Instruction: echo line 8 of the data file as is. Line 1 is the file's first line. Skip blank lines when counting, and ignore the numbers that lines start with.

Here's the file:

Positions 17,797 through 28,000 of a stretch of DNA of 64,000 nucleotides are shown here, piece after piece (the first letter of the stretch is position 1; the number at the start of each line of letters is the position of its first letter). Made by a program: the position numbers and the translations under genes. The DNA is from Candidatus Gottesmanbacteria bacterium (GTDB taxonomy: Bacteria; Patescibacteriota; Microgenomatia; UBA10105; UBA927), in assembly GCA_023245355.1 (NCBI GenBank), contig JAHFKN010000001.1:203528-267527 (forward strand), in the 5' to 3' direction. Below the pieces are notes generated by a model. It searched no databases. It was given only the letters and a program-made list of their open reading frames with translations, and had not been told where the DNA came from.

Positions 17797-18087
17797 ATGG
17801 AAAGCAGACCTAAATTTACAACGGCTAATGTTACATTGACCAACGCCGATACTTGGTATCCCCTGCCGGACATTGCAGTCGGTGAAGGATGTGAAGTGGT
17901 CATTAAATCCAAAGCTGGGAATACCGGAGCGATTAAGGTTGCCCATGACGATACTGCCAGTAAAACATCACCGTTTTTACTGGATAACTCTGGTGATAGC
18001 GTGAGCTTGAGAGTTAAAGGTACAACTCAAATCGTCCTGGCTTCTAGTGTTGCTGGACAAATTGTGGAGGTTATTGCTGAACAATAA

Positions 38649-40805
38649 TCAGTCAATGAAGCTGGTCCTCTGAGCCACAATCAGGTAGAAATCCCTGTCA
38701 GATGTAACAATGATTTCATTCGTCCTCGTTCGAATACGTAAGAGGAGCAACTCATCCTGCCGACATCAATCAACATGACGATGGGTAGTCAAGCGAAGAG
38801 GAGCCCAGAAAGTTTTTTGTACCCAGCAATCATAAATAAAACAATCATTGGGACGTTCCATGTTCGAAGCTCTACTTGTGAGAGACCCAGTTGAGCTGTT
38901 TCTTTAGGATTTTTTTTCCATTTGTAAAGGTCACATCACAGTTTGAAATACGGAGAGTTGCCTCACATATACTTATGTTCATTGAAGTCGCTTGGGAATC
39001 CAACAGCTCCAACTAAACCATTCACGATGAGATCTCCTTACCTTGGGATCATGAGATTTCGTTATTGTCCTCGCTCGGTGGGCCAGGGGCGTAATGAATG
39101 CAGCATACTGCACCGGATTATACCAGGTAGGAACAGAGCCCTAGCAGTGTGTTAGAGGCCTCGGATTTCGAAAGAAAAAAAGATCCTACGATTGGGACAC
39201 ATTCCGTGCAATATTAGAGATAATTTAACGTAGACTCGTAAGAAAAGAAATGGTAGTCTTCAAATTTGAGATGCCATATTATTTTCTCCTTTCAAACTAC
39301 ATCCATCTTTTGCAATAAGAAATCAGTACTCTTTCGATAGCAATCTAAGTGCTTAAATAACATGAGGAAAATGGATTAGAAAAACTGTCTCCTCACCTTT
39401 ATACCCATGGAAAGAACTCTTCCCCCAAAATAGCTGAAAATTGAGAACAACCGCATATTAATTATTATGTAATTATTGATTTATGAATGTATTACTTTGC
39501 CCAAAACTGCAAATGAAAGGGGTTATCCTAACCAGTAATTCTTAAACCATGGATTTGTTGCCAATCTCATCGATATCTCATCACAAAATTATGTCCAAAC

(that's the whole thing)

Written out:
38649 TCAGTCAATGAAGCTGGTCCTCTGAGCCACAATCAGGTAGAAATCCCTGTCA